Music therapy and its merits4 min read
Have you ever listened to a song that immediately took you back to a specific memory in your life? Have you experienced instant mood changes when listening to music? Do you believe that music has the ability to make a person feel happier, calmer or even just plain sad? Let us tell you, you’re not the only one! The power of music over the human mind, body and relationships can be so strong that music could actually be a form of therapy – and it is! Music therapy is evidence-based therapy and we’re here to tell you all about it.
What is Music Therapy?
Music therapy or sound therapy is used in clinical settings to support the therapy process. There are trained music therapists that use music to help the patient to improve and maintain their mental health. The aim is for the patient to achieve psychological and/or physiological results through music. Music therapy can also help an individual emotionally, spiritually and socially.
Music therapy can help with a number of disorders including depression, autism, substance abuse etc. It can also help in lowering blood pressure, reducing stress, improving/decoding memory and so on.
How does Music Therapy work?
Music therapy focuses on positive physiological behaviors which in turn helps in the psychological well-being of the patient. Positive physiological behaviors help to equip the patient to manage their pain and stress more effectively and confidently. They assist in providing a strong base for the management and control of emotional as well as intellectual issues.
There are five factors that are known to contribute to the working of music therapy. They include:
- Modulation of Attention: Music has the amazing ability to seize our attention and distract us from certain stimuli that could lead to negative experiences. Music can help reduce anxiety, worry, pain and so on when we are going through a difficult experience.
- Modulation of Behavior: Music can elicit certain behaviors like the movement patterns that are involved in walking and speaking.
- Modulation of Cognition: Music plays a huge role in various memory processes. It helps to store and decode different information and events that are related to musical experiences.
- Modulation of Communication: Since music is basically a means of communication, it can play a significant role in relationships. It gives people who are not verbal the chance to communicate with others without really using their words. It can also facilitate deeper relationships between people.
- Modulation of Emotion: Music has the ability to regulate the multiple activities in the brain that are linked with emotions. Music has the power to drastically intensify, divert or change people’s emotions.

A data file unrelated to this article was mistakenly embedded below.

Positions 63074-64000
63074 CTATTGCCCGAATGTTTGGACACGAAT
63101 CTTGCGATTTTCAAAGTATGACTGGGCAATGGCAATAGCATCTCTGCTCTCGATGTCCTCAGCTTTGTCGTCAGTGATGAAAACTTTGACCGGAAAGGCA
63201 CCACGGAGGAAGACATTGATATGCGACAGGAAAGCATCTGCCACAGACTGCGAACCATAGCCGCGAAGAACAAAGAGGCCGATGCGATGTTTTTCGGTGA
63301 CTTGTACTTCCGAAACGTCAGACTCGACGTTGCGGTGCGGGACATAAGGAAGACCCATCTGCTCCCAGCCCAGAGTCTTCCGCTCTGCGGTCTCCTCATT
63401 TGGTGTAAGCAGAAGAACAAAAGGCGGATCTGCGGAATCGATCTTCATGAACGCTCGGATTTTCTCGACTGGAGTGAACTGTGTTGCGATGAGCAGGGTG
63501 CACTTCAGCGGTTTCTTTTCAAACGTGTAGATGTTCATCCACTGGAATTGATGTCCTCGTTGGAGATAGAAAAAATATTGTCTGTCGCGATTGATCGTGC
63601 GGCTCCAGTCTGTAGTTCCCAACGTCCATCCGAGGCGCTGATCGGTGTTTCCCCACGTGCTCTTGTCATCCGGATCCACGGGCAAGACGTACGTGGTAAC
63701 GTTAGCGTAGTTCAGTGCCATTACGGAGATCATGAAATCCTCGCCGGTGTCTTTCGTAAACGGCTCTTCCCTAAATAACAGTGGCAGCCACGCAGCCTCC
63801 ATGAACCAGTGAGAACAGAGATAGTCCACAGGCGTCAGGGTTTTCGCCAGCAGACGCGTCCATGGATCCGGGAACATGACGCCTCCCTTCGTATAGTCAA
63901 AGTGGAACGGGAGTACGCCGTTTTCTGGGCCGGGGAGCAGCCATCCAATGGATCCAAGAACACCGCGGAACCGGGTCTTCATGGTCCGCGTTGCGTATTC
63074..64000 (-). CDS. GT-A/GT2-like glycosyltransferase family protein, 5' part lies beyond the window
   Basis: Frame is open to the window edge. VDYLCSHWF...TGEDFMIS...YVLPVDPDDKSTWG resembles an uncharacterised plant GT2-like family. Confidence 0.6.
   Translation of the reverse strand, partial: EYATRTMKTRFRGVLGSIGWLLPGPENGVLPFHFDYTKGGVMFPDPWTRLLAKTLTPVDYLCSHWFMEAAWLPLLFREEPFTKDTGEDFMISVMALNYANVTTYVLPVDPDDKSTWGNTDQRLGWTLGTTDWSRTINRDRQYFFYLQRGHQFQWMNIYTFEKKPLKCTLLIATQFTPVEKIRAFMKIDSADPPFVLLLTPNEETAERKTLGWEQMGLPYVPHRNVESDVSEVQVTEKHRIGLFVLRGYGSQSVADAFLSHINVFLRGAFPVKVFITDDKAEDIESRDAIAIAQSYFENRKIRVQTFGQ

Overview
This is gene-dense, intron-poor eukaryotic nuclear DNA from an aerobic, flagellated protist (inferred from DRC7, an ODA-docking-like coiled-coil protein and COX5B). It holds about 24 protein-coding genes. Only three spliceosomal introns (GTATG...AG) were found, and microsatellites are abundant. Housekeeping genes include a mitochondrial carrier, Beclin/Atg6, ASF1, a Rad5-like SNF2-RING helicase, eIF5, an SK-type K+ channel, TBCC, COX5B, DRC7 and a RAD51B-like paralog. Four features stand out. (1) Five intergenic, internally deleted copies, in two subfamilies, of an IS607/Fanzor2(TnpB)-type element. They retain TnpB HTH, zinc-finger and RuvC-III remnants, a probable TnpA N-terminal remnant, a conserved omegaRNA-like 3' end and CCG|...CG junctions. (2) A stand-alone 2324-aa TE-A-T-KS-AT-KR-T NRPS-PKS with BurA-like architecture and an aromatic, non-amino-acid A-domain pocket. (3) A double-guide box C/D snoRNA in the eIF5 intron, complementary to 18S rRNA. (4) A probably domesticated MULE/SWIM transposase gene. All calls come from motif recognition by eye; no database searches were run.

What are some examples of Music Therapy Activities?
Although there are a number of activities that music therapists conduct, here are a few examples:
- Writing Songs and Lyrics: The music therapist might help the patient to write lyrics and songs related to some meaningful experience in the patient’s life.
- Movement and Dancing: This is when the therapist plays some music and the patient can move their body or dance to it.
- Relaxation: This is pretty simple; it is when the therapist plays a song and the patient is guided to a time and state of relaxation and deep breathing.
- Active Listening: The patient is encouraged to talk about their feelings, emotional reaction or the meaning and/or lyrics of a song that the therapist plays.
- Playing an Instrument: Music therapists could also encourage the patient to play an instrument like the piano, drums, guitar etc.
Who do Music Therapists work with?
Although music therapy can help people from different backgrounds, age groups and walks of life, music therapists are also known to specifically work with war veterans, people with ASD (autism spectrum disorder), Alzheimer’s disease, people who are physically ill, victims of trauma, substance abusers and those with chronic pain. Music therapists also work with children with various disorders or trauma.
What are the Benefits of Music Therapy?
Music therapy can benefit an individual psychologically, physically, socially, emotionally, cognitively and even spiritually.
It can help to call upon various emotions that are repressed and bottled-up and help them to be released. Music can also improve a person’s mood and help to reduce feelings of isolation. It helps to reduce anxiety and cope with depression. Music therapy can also help with stress management as well as self-expression.
Physically, music can affect blood pressure and change the heart rate of a person. It assists in the management of pain and helps to improve sleep. In terms of cognitive benefits, music therapy can help a person to feel an increased sense of control. It also helps with communication as well as to connect people. It can help with language skills, sensory development and emotional bonding.
The incredible power of music has been evident throughout human history. Music therapy has grown to become increasingly popular and various methods have been employed in its development and practice. Music therapy is practiced in a wide variety of settings and has proven helpful for a number of people.